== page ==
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IRB perspectives on the return of individual results from genomic research

Return of individual research results from genomic studies is a hotly debated ethical issue in genomic research. However, the perspective of key stakeholders-institutional review board (IRB) professionals-has been missing from this dialogue. This study explores the positions and experiences of IRB m... Full description

Journal Title: Genetics in medicine 2012-02, Vol.14 (2), p.215-222
Main Author: Dressler, Lynn G
Other Authors: Smolek, Sondra , Ponsaran, Roselle , Markey, Janell M , Starks, Helene , Gerson, Nancy , Lewis, Susan , Press, Nancy , Juengst, Eric , Wiesner, Georgia L
Format: Electronic Article Electronic Article
Language: English
Subjects:
Publisher: United States
ID: ISSN: 1098-3600
Link: https://www.ncbi.nlm.nih.gov/pubmed/22241094
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recordid: cdi_pubmedcentral_primary_oai_pubmedcentral_nih_gov_3493147
title: IRB perspectives on the return of individual results from genomic research
format: Article
creator:
  • Dressler, Lynn G
  • Smolek, Sondra
  • Ponsaran, Roselle
  • Markey, Janell M
  • Starks, Helene
  • Gerson, Nancy
  • Lewis, Susan
  • Press, Nancy
  • Juengst, Eric
  • Wiesner, Georgia L
subjects:
  • Article
  • Consent Forms - ethics
  • Decision Making
  • disclosure of results
  • Ethics Committees, Research - ethics
  • Ethics Committees, Research - organization & administration
  • Female
  • genetic research
  • Genetic Research - ethics
  • genomic research
  • Guidelines as Topic
  • Health Personnel - organization & administration
  • Health Personnel - psychology
  • Humans
  • Institutional Review Boards
  • Male
  • return of results
ispartof: Genetics in medicine, 2012-02, Vol.14 (2), p.215-222
description: Return of individual research results from genomic studies is a hotly debated ethical issue in genomic research. However, the perspective of key stakeholders-institutional review board (IRB) professionals-has been missing from this dialogue. This study explores the positions and experiences of IRB members and staff regarding this issue. In-depth interviews with 31 IRB professionals at six sites across the United States. IRB professionals agreed that research results should be returned to research participants when results are medically actionable but only if the participants want to know the results. Many respondents expected researchers to address the issue of return of results (ROR) in the IRB application and informed-consent document. Many respondents were not comfortable with their expertise in genomics research and only a few described actual experiences in addressing ROR. Although participants agreed that guidelines would be helpful, most were reticent to develop them in isolation. Even where IRB guidance exists (e.g., Clinical Laboratory Improvement Act (CLIA) lab certification required for return), in practice, the guidance has been overruled to allow ROR (e.g., no CLIA lab performs the assay). An IRB-researcher partnership is needed to help inform responsible and feasible institutional approaches to returning research results.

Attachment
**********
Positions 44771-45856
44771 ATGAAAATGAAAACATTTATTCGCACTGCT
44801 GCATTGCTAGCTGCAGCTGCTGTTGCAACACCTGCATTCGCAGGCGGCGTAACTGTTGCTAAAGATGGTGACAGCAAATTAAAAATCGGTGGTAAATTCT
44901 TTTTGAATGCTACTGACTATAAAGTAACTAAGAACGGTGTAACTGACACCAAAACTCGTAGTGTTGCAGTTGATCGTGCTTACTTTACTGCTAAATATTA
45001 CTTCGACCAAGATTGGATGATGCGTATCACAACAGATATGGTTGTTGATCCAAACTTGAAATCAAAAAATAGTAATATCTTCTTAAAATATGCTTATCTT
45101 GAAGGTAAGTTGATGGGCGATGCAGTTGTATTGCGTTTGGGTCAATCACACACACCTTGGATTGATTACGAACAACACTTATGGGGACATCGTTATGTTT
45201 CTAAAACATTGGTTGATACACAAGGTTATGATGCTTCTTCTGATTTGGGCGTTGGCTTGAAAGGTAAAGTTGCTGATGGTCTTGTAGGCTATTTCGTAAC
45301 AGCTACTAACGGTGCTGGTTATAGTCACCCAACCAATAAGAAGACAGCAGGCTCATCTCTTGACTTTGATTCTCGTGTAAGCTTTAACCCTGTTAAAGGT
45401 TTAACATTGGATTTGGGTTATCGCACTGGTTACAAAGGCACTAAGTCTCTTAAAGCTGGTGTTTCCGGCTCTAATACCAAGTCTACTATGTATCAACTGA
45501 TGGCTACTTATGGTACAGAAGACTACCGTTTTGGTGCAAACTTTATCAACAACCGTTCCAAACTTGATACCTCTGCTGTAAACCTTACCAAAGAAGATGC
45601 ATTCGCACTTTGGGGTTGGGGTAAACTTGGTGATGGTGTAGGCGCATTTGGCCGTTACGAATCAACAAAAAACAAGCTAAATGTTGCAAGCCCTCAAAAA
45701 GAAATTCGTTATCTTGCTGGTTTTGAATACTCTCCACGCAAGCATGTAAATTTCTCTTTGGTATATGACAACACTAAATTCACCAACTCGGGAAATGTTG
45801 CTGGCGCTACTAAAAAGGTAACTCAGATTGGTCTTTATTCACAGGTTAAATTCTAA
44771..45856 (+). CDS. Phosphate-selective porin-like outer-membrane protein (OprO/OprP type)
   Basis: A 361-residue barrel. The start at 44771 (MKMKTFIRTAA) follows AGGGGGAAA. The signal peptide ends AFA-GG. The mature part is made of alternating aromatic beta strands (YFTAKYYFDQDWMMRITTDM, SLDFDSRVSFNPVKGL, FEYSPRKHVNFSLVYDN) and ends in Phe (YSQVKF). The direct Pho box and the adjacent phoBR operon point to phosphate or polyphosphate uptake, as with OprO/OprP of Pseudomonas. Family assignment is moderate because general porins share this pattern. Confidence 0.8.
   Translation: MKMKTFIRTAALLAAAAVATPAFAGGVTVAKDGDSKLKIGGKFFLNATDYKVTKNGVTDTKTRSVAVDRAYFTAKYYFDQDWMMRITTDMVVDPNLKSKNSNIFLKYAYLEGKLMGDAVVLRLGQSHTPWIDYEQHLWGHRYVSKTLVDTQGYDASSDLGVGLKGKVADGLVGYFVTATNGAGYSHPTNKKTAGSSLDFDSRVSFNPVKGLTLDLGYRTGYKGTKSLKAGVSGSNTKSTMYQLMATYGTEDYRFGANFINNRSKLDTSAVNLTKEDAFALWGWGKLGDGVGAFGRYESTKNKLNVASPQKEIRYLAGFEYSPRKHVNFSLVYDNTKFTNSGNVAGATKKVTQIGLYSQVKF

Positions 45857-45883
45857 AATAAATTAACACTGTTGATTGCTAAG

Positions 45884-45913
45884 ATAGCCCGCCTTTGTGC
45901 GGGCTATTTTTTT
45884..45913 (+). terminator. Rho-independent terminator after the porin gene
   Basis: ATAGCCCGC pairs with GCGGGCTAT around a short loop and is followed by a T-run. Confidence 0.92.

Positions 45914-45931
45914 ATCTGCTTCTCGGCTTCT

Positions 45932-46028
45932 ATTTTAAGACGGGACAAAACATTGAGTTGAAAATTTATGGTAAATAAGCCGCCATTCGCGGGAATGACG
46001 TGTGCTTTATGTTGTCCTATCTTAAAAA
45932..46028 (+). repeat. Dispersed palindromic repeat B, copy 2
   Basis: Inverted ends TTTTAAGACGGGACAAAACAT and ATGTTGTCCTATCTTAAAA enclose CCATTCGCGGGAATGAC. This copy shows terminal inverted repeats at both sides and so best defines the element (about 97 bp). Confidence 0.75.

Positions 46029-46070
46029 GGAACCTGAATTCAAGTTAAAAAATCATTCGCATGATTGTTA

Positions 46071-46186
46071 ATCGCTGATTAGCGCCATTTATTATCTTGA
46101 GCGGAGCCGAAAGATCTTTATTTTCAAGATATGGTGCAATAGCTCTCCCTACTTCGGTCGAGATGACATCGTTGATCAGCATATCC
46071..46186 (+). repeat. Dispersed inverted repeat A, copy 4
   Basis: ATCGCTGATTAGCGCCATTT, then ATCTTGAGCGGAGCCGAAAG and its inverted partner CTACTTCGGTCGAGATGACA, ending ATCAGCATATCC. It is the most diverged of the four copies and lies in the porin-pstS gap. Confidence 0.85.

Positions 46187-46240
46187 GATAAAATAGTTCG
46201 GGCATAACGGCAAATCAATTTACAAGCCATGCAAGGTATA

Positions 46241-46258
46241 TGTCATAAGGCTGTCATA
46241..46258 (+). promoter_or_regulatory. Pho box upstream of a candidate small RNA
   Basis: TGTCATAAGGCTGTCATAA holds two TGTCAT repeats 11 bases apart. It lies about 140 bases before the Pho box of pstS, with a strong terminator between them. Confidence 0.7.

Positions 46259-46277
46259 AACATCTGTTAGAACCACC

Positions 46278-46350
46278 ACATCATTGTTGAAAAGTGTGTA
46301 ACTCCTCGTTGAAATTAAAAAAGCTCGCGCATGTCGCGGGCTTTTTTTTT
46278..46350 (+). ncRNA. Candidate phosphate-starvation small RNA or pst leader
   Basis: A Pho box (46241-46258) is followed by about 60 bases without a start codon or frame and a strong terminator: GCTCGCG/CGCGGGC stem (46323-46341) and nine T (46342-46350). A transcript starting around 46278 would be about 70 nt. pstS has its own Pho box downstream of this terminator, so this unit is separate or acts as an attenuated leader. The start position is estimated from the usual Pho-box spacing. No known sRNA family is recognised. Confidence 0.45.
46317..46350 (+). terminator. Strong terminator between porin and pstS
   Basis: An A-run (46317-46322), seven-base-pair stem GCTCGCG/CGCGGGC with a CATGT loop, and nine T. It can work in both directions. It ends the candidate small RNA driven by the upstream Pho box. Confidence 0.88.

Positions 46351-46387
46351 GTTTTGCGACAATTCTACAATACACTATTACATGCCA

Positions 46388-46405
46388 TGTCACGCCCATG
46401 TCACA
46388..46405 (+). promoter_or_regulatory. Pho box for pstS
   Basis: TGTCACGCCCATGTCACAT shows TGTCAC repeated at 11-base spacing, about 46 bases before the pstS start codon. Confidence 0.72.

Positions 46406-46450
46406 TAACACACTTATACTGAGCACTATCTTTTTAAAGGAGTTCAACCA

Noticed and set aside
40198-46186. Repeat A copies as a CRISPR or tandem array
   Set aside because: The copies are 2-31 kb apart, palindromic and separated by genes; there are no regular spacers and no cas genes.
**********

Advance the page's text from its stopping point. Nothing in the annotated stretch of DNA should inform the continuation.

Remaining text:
language: eng
source:
identifier: ISSN: 1098-3600
fulltext: no_fulltext
issn:
  • 1098-3600
  • 1530-0366
url: Link


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titleIRB perspectives on the return of individual results from genomic research
creatorDressler, Lynn G ; Smolek, Sondra ; Ponsaran, Roselle ; Markey, Janell M ; Starks, Helene ; Gerson, Nancy ; Lewis, Susan ; Press, Nancy ; Juengst, Eric ; Wiesner, Georgia L